Title: When in Rome...? (or Athens) Credit: Craig Young Comment Sunday 31st January 2016 - 2:58pm1454205480 Article: 17843 Rights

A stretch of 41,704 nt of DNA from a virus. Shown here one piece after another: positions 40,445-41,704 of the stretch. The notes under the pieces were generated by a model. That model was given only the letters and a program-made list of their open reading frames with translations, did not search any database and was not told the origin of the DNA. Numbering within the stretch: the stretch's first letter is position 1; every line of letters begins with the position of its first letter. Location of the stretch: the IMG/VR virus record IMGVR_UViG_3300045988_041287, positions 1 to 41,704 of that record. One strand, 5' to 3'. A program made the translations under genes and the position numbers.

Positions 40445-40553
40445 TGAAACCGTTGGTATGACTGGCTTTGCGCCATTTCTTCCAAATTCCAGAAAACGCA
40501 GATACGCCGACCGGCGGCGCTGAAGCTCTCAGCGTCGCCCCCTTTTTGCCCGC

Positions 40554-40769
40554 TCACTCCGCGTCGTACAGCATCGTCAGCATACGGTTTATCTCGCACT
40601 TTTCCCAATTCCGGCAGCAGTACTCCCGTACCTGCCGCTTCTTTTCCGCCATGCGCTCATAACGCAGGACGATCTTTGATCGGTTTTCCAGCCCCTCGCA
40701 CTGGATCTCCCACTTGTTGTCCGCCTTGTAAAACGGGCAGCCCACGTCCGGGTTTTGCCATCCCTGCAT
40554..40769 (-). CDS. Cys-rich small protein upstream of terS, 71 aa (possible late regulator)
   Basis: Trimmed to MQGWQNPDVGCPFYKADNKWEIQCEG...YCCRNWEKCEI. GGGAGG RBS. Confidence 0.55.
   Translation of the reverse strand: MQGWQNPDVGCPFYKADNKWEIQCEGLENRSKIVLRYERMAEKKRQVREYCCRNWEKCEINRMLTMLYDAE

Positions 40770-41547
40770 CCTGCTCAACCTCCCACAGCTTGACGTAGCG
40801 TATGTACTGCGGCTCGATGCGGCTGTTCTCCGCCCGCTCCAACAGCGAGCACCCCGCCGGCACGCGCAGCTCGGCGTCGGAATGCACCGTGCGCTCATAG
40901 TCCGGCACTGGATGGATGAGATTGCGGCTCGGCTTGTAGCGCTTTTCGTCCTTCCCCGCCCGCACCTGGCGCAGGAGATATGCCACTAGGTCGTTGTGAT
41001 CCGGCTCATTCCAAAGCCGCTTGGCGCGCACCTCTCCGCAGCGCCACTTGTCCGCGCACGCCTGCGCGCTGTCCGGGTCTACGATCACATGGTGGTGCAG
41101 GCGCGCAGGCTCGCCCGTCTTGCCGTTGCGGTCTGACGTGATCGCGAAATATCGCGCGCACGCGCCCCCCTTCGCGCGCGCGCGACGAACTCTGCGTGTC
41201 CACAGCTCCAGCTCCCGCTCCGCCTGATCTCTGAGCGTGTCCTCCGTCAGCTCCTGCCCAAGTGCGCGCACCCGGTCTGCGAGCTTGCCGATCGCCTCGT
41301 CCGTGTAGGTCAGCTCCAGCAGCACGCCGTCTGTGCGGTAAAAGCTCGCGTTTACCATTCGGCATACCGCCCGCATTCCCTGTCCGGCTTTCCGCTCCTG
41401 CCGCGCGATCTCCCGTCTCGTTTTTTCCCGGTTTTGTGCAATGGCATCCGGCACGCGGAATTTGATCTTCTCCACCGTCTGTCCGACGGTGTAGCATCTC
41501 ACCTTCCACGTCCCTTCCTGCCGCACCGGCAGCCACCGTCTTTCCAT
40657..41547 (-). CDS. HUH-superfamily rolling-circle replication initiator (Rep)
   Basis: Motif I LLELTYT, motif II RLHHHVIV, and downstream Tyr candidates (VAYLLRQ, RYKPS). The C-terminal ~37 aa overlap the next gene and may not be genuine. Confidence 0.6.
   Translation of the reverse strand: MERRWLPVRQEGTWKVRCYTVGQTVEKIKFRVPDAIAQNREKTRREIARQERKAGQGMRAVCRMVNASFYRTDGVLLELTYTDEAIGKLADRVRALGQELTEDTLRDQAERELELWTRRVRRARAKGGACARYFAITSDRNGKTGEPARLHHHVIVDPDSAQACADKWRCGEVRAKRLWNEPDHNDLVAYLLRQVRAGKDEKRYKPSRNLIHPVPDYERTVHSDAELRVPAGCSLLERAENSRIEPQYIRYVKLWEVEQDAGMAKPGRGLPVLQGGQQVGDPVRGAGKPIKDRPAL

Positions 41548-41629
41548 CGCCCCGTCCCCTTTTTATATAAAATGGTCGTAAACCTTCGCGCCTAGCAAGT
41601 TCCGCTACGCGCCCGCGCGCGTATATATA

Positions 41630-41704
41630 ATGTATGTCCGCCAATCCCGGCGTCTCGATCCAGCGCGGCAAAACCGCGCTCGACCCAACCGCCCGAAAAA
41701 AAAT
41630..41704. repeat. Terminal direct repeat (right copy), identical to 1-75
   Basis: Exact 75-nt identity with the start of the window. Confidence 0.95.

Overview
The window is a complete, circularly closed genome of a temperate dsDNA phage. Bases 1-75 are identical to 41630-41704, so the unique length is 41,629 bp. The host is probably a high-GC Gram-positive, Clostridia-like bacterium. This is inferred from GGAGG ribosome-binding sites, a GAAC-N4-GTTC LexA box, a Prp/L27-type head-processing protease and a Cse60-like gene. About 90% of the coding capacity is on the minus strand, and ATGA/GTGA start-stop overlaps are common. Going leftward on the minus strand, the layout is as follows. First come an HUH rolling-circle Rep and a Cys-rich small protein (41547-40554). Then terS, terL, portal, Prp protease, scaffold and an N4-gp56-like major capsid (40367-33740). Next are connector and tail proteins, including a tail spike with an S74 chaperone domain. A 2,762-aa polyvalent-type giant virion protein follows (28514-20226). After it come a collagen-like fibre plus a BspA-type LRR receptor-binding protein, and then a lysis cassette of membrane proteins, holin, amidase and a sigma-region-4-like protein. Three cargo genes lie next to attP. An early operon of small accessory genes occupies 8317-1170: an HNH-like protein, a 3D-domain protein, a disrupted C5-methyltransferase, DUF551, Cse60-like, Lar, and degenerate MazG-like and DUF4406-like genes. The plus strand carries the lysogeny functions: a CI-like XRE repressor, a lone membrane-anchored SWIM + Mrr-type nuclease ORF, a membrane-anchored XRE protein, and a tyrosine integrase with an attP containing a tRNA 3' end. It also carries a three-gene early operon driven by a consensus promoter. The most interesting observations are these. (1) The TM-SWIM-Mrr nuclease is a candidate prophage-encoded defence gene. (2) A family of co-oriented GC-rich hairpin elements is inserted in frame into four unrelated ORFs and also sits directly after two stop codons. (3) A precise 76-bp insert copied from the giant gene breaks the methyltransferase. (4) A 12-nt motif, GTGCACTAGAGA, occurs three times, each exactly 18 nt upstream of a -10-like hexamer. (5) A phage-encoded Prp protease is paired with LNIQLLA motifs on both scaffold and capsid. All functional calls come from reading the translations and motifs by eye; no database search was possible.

Trailing the rest of Western Europe, Italy is once again embarking on the torturous route to civil unions and relationship equality, several months after the second to last holdout, Greece, legislated for relationship equality. What is life like for LGBT Greeks and Italians? After the global economic crisis, Italy and Greece are heavily indebted to the rest of the European Union, particularly Germany, its powerhouse. For that matter, though, the European Court of Human Rights has put its foot down with the two formerly recalcitrant states, requesting that they enact civil unions/registered partnerships and statutory relationship equality legislation. In the case of Greece, male homosexuality was decriminalised over sixty years ago (1951). It took longer for an end to military service discrimination (2002), lesbian/gay inclusive anti-discrimination laws (2005), age of consent equality (2015), an end to gender identity discrimination (2014), and more recently, the passage of civil union and relationship equality legislation (2015) under the leftist Syriza-led coalition. The Greek Orthodox Church and neofascist "Golden Dawn" frequently make ugly and hyperbolic antigay and transphobic statements, but with the advent of its civil union and relationship equality legislation, Greece is on a par with the central European nations of Germany and Switzerland insofar as LGBT human rights and civil liberties are concerned, which is more than can be said for many of its Southeastern European neighbours, with the exception of Croatia and Slovenia. How did civil unions arrive in Greece? For much of the last decade, there was bipartisan obstruction when it came to LGBT relationship equality. The centre-right New Democracy Party was opposed to relationship equality per se until it was defeated in 2009. Its successor, the Pan-Hellenic Socialist Movement (PASOK) released a registered partnerships proposal similar to France's former PaCs model, which didn't even grant full statutory relationship equality, in 2006. While PASOK was providing public hearings for this inferior model of relationship (in)equality, several fed-up Greek LGBT couples had taken the country to the European Court of Human Rights to force the issue. There were protracted preparations for registered partnerships until the European Court of Human Rights released its critical report, in 2013. As a consequence of dissatisfaction with its mishandling of the European debt crisis after 2008, PASOK was defeated in that year's election, to be replaced by the anti-austerity centre-left Syriza party. After Syriza's election victory, things accelerated considerably. The new government acted on the cohabitation agreement recommendations that New Democracy and PASOK had sat upon, introduced legislation to the Greek Parliament in December 2015 after a period of public consultation and on December 24 2015, it passed its parliamentary vote 193-56. It's a shame that Orthodox Christmas is celebrated later than its Catholic and Protestant counterpart, otherwise this would have been an ideal gift. Like our own Civil Union Act 2004 and Relationships (Statutory Amendments) Act 2005 did for us in New Zealand, the legislation provides almost complete statutory relationship equality, apart from inclusive adoption reform. Again, as with Greece, Italy considerably preceded much of the rest of the western world when it came to decriminalisation of male homosexuality, which occurred as long ago as 1890, with an equal age of consent instituted at about the same time-fourteen! It was also an early adopter of military service equality- homosexuality and lesbianism were ignored as 'disqualifying' factors within the Italian armed forces back in 1947. Unfortunately, thereafter, the deadening influence of the Roman Catholic Church on the dominant centre-right Christian Democratic Party and puritanical social conservatism within the Communist Party of Italy, heavily influenced by Soviet Stalinism, didn't help prospects of further LGBT legislative reform. For example, Italy only adopted antidiscrimination legislation that covers sexual orientation as late as 2003, after one of the national Berlusconi administrations challenged the progressive regional Tuscany government in 2002 after it had passed more comprehensive sexual orientation anti-discrimination legislation. It lost in the courts, although they upheld the Berlusconi administration's objections to accomodation discrimination, so Italy's antidiscrimination laws only cover employment discrimination, despite attempts to expand it to include accomodation and goods and service provision ever since, as well as adding gender identity to its antidiscrimination categories. In 2013, the Italian government outlawed anti-transgender and antigay hate speech. As for relationship equality, the path has been a long and arduous one for Italy's LGBT communities. Since centre-left administrations govern many Italian regions, their local authorities have passed registered partnership compromise legislation that provide LGBT couples with rights such as property, social security status and inheritance, but not others- Tuscany, Emilia-Romagna, Campania, Marche, Veneto, Apulia, Lazio, Liguria, Abruzzo and Sicily. Italy's highly fragmented political system has meant that social conservative elements on the political centre-left and centre-right have been able to obstruct more meaningful civil union legislation at the level of the national legislature. In 2007, Romano Prodi's centre-left socialist government made gestures toward a national version of registered partnership compromise legislation, which would only have produced parity in employment law, inheritance, taxation and healthcare for LGBT couples, but in the end, nothing was accomplished. In July 2015, the European Court of Human Rights intervened again as it had done for Greece in 2013, finding that six LGBT couple plaintiffs were entitled to full relationship equality. Although the ECHR decision had no legislative effect, the Constitutional Court and Court of Cassation granted particular relationship recognition rights to some LGBT couples under specific circumstances. Finally, in June 2015, the current Chamber of Deputies passed a motion declaring its support for civil unions and in December 2015, they were finally up for debate in the Italian Senate, its parliamentary upper house. It is widely expected to be passed, although Italian LGBT organisations fear that there will be 'wrecking amendments' from antigay centre-right and right-wing senators. Craig Young - 31st January 2016